Icelandic-German dictionary

The Northern Lights of Europe

Iceland: Wonderful landscapes, unpronounceable volcanoes (Eyjafjallajökull is probably the most well-known) and very few foreign words. The inhabitants of this sparsely populated European country are anxious to preserve their language. Consequently, the Icelanders create new terms for modern words: The word for computer, for example, is tölva, a blend of the word tala for number and völva for fortune teller. Since 1964, a committee for the Icelandic language (Íslensk málnefnd) monitors the relationship between specially created words and borrowed words.

Icelandic has 32 letters. As well as those we know in the Latin alphabet, there are also Á / á, Ð / ð, É / é, Í / í, Ó / ó, Ú / ú, Ý / ý, Þ / þ, Æ / æ and Ö / ö.

Idyllic open spaces

In terms of area, Iceland is the second largest island country after Great Britain in Europe and the main island is the largest volcanic island in the world. The country, with its capital city Reykjavík, is a popular place for shooting films. Be it Star Wars, James Bond or Game of Thrones, the breath-taking backdrops of the Icelandic fjords, waterfalls and glaciers don’t just cast a spell on tourists.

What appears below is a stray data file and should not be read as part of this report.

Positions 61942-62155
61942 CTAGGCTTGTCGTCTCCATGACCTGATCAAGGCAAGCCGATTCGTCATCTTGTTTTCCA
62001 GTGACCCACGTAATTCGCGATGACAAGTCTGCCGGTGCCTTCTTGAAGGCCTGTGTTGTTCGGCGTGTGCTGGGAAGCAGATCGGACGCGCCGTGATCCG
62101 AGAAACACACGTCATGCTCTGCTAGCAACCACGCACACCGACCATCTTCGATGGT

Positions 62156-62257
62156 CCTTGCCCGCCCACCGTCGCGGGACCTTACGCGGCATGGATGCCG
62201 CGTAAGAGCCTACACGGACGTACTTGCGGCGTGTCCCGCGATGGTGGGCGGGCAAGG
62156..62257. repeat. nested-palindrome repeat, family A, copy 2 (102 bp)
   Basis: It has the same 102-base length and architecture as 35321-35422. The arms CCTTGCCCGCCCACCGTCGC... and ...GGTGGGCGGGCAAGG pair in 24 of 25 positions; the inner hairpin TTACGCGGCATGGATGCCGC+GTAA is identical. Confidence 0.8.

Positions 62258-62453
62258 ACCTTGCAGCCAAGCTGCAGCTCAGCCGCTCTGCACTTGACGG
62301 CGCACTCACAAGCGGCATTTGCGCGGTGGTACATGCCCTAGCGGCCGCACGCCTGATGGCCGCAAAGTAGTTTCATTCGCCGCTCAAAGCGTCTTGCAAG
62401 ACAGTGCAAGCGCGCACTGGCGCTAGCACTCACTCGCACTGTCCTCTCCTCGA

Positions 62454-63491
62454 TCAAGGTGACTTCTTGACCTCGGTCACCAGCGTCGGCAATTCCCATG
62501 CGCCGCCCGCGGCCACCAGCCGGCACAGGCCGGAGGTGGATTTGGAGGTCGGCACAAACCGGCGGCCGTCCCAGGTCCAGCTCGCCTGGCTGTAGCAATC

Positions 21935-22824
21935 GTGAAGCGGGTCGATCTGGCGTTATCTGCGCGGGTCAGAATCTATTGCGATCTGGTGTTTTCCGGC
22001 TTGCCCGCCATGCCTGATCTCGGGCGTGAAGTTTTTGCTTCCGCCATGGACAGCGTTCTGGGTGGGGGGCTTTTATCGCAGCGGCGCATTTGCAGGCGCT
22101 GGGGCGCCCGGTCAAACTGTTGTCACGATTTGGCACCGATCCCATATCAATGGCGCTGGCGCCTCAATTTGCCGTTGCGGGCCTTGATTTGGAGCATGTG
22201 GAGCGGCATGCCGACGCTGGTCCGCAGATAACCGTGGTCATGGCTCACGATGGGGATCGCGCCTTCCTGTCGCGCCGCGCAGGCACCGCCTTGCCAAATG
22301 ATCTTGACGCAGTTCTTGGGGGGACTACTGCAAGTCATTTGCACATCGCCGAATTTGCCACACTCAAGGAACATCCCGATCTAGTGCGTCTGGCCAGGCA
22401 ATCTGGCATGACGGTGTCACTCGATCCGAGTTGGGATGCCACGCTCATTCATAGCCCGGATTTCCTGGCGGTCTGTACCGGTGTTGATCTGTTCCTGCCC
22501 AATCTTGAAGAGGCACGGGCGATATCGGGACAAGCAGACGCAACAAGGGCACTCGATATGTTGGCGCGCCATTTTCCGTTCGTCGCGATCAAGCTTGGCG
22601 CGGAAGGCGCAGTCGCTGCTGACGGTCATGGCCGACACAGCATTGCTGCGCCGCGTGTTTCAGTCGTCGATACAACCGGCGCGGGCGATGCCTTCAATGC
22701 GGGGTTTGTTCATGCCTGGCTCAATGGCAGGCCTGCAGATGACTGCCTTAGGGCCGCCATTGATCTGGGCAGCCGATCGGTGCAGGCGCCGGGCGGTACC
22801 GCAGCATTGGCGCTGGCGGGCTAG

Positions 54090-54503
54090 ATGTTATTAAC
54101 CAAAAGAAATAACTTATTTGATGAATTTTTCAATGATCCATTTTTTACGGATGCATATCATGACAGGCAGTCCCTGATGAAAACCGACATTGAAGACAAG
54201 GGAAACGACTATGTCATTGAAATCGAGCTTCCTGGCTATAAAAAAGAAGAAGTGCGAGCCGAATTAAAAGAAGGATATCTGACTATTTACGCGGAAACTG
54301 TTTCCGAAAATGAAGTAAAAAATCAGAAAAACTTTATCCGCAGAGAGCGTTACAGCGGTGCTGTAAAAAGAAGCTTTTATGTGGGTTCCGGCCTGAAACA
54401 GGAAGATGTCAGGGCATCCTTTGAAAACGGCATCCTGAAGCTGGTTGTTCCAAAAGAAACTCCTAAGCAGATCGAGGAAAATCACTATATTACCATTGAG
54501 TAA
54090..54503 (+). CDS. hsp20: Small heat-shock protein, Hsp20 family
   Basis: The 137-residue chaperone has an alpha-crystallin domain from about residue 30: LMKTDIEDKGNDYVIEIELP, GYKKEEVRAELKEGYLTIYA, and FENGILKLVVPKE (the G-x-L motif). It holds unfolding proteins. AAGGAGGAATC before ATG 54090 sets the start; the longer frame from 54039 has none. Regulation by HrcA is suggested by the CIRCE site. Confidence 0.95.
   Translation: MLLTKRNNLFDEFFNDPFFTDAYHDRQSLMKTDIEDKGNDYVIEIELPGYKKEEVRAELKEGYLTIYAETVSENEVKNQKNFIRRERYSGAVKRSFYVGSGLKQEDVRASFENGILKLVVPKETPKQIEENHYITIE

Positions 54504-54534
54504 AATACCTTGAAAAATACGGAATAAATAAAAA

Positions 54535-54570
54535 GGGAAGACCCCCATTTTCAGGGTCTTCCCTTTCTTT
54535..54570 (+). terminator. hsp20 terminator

As you can imagine, Icelanders love it when you can come up with a few words from the indo-Germanic language. With us, you can translate about 25,000 key words. Get started and get ready for your next stay in Iceland!

Langenscheidt: Because languages connect

Langenscheidt, a German publisher, is a traditional media company with a broad range of offers concerning languages. Thanks to our cross-media alignment, we offer versatile and high-quality digital language products and services both online and offline, in addition to the classic print dictionaries.

The cornerstone was laid by a ground-breaking invention by the publisher's founder, Gustav Langenscheidt, more than 150 years ago: Collaborating with his language teacher Charles Touissant, he developed an innovative phonetic transcription method. Learning languages would now become easier for everyone. The publisher made a successful start in 1856 with its first self-learning course for French.

A B D E F G H I J K L M N O P R S T U V Y Á Æ É Í Ó Ö Ú Ý Þ